Review: 11.22.63 – The Rabbit Hole

Based on a Stephen King story, 11.22.63 follows a time traveling English teacher, Jake Epping (James Franco) who is given the impossible task of stopping the assassination of John F. Kennedy. The story itself has a lot of potential and the first episode sets up a fascinating world. However, there are quite a number of elements that can easily undo the efforts if not carefully handled. While the first episode brought us a believable 1960s America, the costumes and set designs were beautifully constructed, there is a risk of the show tripping over its own timelines. But for an opener, The Rabbit Hole was sufficiently intriguing and well paced.

Time travel can be a tricky tool to use. Rules need to be established and explained clearly enough and early enough so that we’re not left wondering what is happening. In 11.22.63, the means of temporal displacement is through “the rabbit hole”, a closet at the back of a local diner owned by Jake’s friend Al (Chris Cooper). Al has been diagnosed with cancer and hasn’t got long to live so he entrusts Jake with this secret. Understandably skeptical, Jake walks through the closet and finds himself in 1960, long before the diner was even built. After his short stint in the past, Al explains to Jake that no matter how long he stays down the rabbit hole only two minutes would have passed in the present. Not only that, going through the rabbit hole will always take him to October 21st, 1960.

So, knowing his final day is near, Al passes his life mission of saving Kennedy on to Jake. Al believes saving Kennedy will undo a lot of turmoil in the world such as the Vietnam War. Jake is reluctant but eventually gives in and goes back in time. Since he is transported back to 1960, Jake has to wait three years before the assassination attempt, which would give him enough time to learn just exactly who it was that pulled the trigger in 1963 and hopefully stop them. It all sounds like a conspiracy theory made into a miniseries, and it partially is, but it’s compelling enough that you’re willing to accept it in order to find out more.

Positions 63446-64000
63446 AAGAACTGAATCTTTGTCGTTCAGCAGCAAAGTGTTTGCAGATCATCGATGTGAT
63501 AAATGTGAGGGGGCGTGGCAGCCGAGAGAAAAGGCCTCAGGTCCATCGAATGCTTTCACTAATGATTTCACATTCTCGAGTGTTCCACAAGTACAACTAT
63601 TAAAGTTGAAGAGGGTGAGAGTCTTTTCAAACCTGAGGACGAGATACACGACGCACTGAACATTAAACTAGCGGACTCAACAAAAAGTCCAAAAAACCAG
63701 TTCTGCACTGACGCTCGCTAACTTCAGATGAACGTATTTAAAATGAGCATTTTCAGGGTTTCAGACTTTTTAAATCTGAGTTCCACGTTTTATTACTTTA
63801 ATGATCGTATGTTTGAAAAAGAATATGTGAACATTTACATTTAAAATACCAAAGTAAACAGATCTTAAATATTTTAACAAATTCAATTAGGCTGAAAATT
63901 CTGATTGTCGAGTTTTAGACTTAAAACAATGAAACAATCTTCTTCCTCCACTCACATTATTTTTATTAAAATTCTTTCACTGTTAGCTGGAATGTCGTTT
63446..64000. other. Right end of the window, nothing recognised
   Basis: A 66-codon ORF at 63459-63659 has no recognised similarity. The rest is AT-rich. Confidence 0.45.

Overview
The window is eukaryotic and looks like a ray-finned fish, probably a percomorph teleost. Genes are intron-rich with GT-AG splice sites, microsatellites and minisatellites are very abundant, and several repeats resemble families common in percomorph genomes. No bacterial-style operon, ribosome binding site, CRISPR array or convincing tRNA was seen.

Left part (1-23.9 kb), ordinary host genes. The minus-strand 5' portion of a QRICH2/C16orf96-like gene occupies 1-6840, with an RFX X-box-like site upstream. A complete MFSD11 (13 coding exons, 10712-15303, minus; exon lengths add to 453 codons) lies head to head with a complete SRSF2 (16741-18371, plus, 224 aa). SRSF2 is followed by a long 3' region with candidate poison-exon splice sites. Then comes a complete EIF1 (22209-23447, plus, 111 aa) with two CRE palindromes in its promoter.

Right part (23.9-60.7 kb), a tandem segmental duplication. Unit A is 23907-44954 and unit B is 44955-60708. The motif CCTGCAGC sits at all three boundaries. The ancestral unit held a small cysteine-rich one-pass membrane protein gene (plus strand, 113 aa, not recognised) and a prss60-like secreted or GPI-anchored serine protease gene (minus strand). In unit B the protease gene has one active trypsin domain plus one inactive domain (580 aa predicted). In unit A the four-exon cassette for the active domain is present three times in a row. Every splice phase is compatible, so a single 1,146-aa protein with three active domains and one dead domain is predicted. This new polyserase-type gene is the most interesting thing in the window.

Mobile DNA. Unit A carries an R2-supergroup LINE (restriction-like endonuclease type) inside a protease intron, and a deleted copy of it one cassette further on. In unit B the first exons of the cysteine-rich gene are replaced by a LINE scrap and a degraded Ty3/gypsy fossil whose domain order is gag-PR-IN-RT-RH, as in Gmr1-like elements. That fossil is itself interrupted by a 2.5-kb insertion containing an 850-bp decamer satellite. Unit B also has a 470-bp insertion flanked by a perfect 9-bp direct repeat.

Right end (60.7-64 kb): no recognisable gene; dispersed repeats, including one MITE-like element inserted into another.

From the opening scenes we are clearly positioned to like Jake Epping. He’s supportive of his mature aged students, seems to be well liked and respected, is recently divorced, appears to believe there is good in everyone. He’s your typical good guy. Not that that’s a bad thing, but as a protagonist there’s not really anything that sets him apart either. The role could’ve easily been played by anyone; perhaps Franco will bring more character to the part as the series progresses. He is a solid character though. One that we can follow, sympathise with and care about as the story happens around him. It’ll be good to see just how far he is going to be pushed. Perhaps it’s cynicism but this type of character in a Stephen King story just can’t end up in a good place. They just can’t.

The show has strong elements of pulp detective stories. There’s intrigue and action, murder and mayhem, heart and emotion, and so on. It’s a whodunit story that has a high risk to be a let down but has enough talent behind it to make it something worthwhile. New episodes of 11.22.63 will be streamed Tuesdays on Stan.

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